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In hindsight, it was probably a mistake to create a Keybase account. At least it wasn't all that hard to delete my account.

@sbanwart What's a good alternative? Just tried keys.pub and failed :/

@karan Haven't got that far yet. Based on the acquisition announcement today, it's clear Keybase was acquired for their expertise in encrypted messaging and not for their product. I have a feeling Keybase will be left to die slowly as the development team shifts to working on Zoom.

@greypilgrim If there are no plans currently for the Keybase product, there is likely no plan ever for the Keybase product. Zoom made the acquisition to get help developing end-to-end encryption for their conferencing system.

@sbanwart @karan Here I have to ask how a small group of individuals that have a product that is deeply coupled with Blockchain are considered "experts" in end-to-end encryption. Their use of Blockchain made no sense to me from the beginning.

@karan @sbanwart I have tried many chat programs meant to be secure. I'd recommend trying or possibly Rocket Chat. But Keybase has the richest experience IMO. I follow Matrix releases and they are still squashing important bugs often at this point. I might go back to them in a year or two if Keybase tanks.

@greypilgrim @karan I've never used the chat features. I was primarily interested in having a place to store and share my GPG keys.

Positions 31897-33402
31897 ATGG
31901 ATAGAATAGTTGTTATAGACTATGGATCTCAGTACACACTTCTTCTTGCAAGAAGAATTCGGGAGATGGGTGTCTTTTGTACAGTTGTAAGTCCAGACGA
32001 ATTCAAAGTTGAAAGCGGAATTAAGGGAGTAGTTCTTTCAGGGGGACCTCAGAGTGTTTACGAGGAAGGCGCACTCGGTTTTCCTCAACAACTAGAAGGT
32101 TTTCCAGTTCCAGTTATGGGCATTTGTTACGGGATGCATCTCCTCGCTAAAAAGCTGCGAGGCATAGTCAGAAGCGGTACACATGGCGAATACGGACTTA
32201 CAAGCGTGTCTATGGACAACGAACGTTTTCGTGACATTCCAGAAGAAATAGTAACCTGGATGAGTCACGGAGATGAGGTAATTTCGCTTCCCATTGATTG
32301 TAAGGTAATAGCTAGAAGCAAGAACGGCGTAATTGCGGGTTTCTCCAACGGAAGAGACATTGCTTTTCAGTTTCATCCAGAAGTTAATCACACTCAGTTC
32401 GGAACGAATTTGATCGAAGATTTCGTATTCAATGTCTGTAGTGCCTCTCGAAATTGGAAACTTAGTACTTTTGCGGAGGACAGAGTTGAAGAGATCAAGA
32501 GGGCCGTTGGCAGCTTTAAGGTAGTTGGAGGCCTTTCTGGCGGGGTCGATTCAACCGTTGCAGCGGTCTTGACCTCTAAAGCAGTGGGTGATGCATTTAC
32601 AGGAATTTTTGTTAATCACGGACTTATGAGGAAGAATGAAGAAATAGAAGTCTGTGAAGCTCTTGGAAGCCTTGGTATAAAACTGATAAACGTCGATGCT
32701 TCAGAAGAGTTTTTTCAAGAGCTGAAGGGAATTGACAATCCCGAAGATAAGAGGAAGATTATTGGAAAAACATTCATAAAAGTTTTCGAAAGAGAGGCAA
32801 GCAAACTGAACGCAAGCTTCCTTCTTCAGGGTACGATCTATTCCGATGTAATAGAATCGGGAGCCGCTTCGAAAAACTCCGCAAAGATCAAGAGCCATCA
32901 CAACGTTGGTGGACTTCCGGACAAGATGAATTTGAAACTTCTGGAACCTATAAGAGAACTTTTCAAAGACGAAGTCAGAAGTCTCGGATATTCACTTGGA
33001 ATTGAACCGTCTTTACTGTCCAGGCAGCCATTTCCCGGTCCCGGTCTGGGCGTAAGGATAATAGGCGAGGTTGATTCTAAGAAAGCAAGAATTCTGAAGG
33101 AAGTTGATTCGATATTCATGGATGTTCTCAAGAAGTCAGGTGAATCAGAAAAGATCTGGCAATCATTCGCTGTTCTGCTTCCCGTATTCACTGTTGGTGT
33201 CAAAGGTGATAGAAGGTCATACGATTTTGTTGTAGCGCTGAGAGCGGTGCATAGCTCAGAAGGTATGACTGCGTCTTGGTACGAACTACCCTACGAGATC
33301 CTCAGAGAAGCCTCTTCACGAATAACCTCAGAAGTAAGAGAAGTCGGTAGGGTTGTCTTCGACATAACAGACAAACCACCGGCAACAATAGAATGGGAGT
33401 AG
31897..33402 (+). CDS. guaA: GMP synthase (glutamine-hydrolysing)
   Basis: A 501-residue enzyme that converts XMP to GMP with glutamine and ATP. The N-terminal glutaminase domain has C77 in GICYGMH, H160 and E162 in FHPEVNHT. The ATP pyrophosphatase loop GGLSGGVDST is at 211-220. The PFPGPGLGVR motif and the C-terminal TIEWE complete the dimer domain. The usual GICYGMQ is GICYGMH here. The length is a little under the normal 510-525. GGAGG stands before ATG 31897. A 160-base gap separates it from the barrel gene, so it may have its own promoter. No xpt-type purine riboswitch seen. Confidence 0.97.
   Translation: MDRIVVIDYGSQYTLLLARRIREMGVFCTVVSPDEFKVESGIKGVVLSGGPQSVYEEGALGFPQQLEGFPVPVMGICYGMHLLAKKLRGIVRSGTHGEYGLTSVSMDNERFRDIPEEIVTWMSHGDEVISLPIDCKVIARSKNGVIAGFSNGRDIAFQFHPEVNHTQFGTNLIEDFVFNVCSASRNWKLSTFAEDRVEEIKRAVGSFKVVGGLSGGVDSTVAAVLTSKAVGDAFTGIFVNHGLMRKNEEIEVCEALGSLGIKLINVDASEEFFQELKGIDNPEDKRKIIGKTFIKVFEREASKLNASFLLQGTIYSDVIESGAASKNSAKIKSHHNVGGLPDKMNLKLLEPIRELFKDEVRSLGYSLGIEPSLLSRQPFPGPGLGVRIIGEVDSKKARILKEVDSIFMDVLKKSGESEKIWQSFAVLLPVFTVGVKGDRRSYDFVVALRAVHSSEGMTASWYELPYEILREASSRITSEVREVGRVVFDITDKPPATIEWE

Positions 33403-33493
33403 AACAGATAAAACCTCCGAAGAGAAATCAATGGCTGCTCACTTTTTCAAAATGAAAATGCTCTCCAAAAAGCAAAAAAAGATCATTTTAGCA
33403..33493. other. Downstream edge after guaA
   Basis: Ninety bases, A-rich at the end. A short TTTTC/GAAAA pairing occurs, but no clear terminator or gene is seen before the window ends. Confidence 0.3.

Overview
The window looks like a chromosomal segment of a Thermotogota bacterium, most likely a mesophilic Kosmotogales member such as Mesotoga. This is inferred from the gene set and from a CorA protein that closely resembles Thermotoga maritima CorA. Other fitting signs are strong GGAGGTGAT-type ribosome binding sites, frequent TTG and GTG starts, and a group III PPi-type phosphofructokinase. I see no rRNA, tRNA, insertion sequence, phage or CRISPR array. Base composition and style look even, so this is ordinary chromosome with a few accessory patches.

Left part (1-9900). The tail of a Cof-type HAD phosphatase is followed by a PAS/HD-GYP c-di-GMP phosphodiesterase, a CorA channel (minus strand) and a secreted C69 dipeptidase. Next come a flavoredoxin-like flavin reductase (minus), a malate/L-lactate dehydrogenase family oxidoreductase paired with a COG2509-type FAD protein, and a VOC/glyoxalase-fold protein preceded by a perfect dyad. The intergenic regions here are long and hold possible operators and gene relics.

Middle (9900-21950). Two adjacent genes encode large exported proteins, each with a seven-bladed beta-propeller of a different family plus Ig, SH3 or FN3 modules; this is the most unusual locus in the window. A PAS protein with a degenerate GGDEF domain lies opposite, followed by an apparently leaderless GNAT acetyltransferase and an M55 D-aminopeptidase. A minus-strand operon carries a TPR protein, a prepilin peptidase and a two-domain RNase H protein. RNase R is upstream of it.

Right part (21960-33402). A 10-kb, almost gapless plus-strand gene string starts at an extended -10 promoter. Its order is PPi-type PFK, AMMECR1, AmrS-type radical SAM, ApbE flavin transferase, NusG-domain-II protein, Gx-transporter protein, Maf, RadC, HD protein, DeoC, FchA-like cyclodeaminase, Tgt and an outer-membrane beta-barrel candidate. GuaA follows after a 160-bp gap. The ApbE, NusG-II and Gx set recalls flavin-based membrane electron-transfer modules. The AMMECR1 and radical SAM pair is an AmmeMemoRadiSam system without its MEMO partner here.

@sbanwart @karan In that case, I don't know of good alternatives. Bummer.
You don't see this as Zoom making a right move?

@greypilgrim @karan I think it's a great move for Zoom, and they definitely need help in the security/encryption area, but I don't see how Keybase fits into their business at all.

@sbanwart @greypilgrim @karan Which, after all, was the original design of Keybase! Just never understood why they made it a Blockchain solution.

@greypilgrim @karan @sbanwart I really like Mattermost (mattermost.com/) for this. It is free to install and use without the Enterprise features. It supports end-to-end encryption out of the box! It's also self-hosted so you can set it up however you like! It also has an interface and features similar to Slack.

@WhoNeedszZz @karan @sbanwart Since when has it been E2EE? I have been running a MM server for years and used to run two. AFAIK, it has no content encryption other than transport (TLS).

@greypilgrim @karan @sbanwart I'm not sure when it transitioned to Enterprise, but I know it's been gathering a lot of traction with companies.

Ah, good catch. It doesn't support end-to-end out of the box. That being said, you can always implement encryption of the data going in and out of the database with existing solutions for that.

@greypilgrim @karan @sbanwart I think it's important to really assess whether you _really_ need encryption at rest.

@WhoNeedszZz At rest can be implemented using LUKS for example. That's not that great IMO unless your server is LAN only. If my chats are going over the Internet, I really prefer E2EE.

Signal is a great mobile messaging alternative, but the desktop client is limited by comparison.

@greypilgrim See previous reply. It's built-in after all.

I wouldn't really compare Signal with it because they have very different designs. Signal is nice, but is still following the "shouting down the hallway" model of messaging. Yes, there are groups, but there are no channels. I think channels are king and IRC got this right from the beginning. Mattermost follows the latter model.

@greypilgrim Mattermost also supports user roles, but is limited in the selection. I with they would make it like Discord and allow user-configurable roles.

@sbanwart Yeah, going to delete my account as well. Don't know why I didn't sooner.

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